Chapter Two


     That morning the mailman wakes up, like every other morning, and does the things he’s used to doing in the few liberated hours before going to work. He makes his coffee and does his crossword while sitting in a room that he calls his office. He showers and brushes his teeth then shaves around his mustache before getting dressed and leaving through the front door. On him are a pair of headphones connected to a pocket radio, an old fashioned one that he keeps in his front coat pocket.  The walk to the bus stop isn’t a long one and soon he’s with the early morning rush going into the city.

Through the radio, in French, plays a song about a sweater. The mailman thinks about how he understands French but can’t speak it worth anything. Around him on the bus are other commuters and he’s using all his strength to stand steadily as the bus sways and jolts and brakes. On the radio,  the music stops and the words-vioooliiin, piiiiiiiiepe, guiiiiiiiiiitaaaar-come through in voice that sounds far away. The music keeps playing. The mailman let’s go of the overhead railing and reaches into his breast pocket to pull out a little red book. He jolts down: Violin, Pipe, Guitar , and puts his notebook away, struggling to not bump into other passengers while swaying on the moving bus.

He gets to the depot and files through the security gate and metal detector to the shop floor. Here he puts his jacket away and almost immediately starts sorting mail at his station, wrapping flyers and envelopes in red rubber bands sorted by address and putting them into his bag. His hands move swiftly and smoothly in a blur.  He listens along to the radio while sorting the letters and thinks about that, how his hands move like some magicians or surgeons or baker. A cowboy drawing a pistol. He finishes the sorting and packing his bags not once stopping to catch his breath. He hops in a truck with a driver named Bret Erie, like the lake. Erie drives to Centretown to let off the mailman.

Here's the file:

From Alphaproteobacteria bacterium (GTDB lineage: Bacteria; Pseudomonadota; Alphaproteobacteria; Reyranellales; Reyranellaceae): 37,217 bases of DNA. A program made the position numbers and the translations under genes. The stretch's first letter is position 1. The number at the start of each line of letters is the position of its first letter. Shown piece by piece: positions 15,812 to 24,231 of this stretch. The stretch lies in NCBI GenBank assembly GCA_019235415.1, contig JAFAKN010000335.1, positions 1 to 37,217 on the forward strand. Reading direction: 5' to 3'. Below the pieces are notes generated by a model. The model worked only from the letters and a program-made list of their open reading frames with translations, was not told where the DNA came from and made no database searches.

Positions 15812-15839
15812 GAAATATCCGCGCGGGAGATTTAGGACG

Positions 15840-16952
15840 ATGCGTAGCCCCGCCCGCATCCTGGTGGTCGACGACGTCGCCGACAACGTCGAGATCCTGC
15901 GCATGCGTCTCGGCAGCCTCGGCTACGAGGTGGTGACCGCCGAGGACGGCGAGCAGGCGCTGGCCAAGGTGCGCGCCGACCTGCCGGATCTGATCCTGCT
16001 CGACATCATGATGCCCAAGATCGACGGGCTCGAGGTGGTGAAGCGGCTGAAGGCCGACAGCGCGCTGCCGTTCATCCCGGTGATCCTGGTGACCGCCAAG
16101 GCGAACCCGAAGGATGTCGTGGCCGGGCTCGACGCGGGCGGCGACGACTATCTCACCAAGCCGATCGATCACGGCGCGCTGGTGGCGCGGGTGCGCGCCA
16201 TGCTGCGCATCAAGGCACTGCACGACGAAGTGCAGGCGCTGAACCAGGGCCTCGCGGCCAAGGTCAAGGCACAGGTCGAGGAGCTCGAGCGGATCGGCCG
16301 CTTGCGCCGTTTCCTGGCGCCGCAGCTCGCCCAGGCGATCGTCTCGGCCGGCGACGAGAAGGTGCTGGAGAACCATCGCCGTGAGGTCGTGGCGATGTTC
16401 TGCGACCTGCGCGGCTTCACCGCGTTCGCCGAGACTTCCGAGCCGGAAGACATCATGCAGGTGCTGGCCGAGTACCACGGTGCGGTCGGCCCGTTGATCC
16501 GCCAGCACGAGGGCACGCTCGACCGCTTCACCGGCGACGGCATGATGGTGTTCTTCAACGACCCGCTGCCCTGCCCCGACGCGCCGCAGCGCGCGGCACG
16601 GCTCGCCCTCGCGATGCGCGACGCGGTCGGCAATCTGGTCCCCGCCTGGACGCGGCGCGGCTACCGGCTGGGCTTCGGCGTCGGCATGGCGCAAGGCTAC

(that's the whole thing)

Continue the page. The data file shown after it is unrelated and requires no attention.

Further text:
The mailman starts his route in Centretown, which he doesn’t mind. There are many apartment complexes, office buildings, and old homes that look like a post card photo. The apartments have a mail room so there is not much walking to do, but the office buildings are old fashioned in this part of the city. The mailman goes floor by floor to each suite saying hi, have a good one, smiles without words. Each block is different but really, they all look the same. It’s a deep grey overcast and he smells the rain. But, he treks on through the morning, skipping a break, and finishing his bag. He walks to the drop off box for another one. He does this all synchronized all the while listening with one ear phone to his radio that has been playing all morning. Occasionally the radio stops the music to say things like tin can, binoculars, coffee grinder in that familiar voice, and he writes them down in his little red notebook in the middle of the sidewalk, on the stair case in the buildings, on a little path in front of someone’s house.

On the corner of Cooper and Ducados sits a non-descript office building with a mere seven floors. On the first floor by the elevator sits a single suite and on the door is a golden plaque that reads OLGA-TRAIL DETECTIVE AGENCY. The mailman gets to this suite, knocks, and opens the door to drop the letters on a conference table the agency has in an area that normally would hold reception. There’s a tall woman with her hands on the table reading a large map. Behind her on wall is a map of the city with push pins placed in coordinates that have no real meaning to the mail man whenever he takes a glance at it.


He says while throwing the letters on the table, but the woman says nothing back to him. She’s speaking to someone through a headset, and it sounds unpleasant.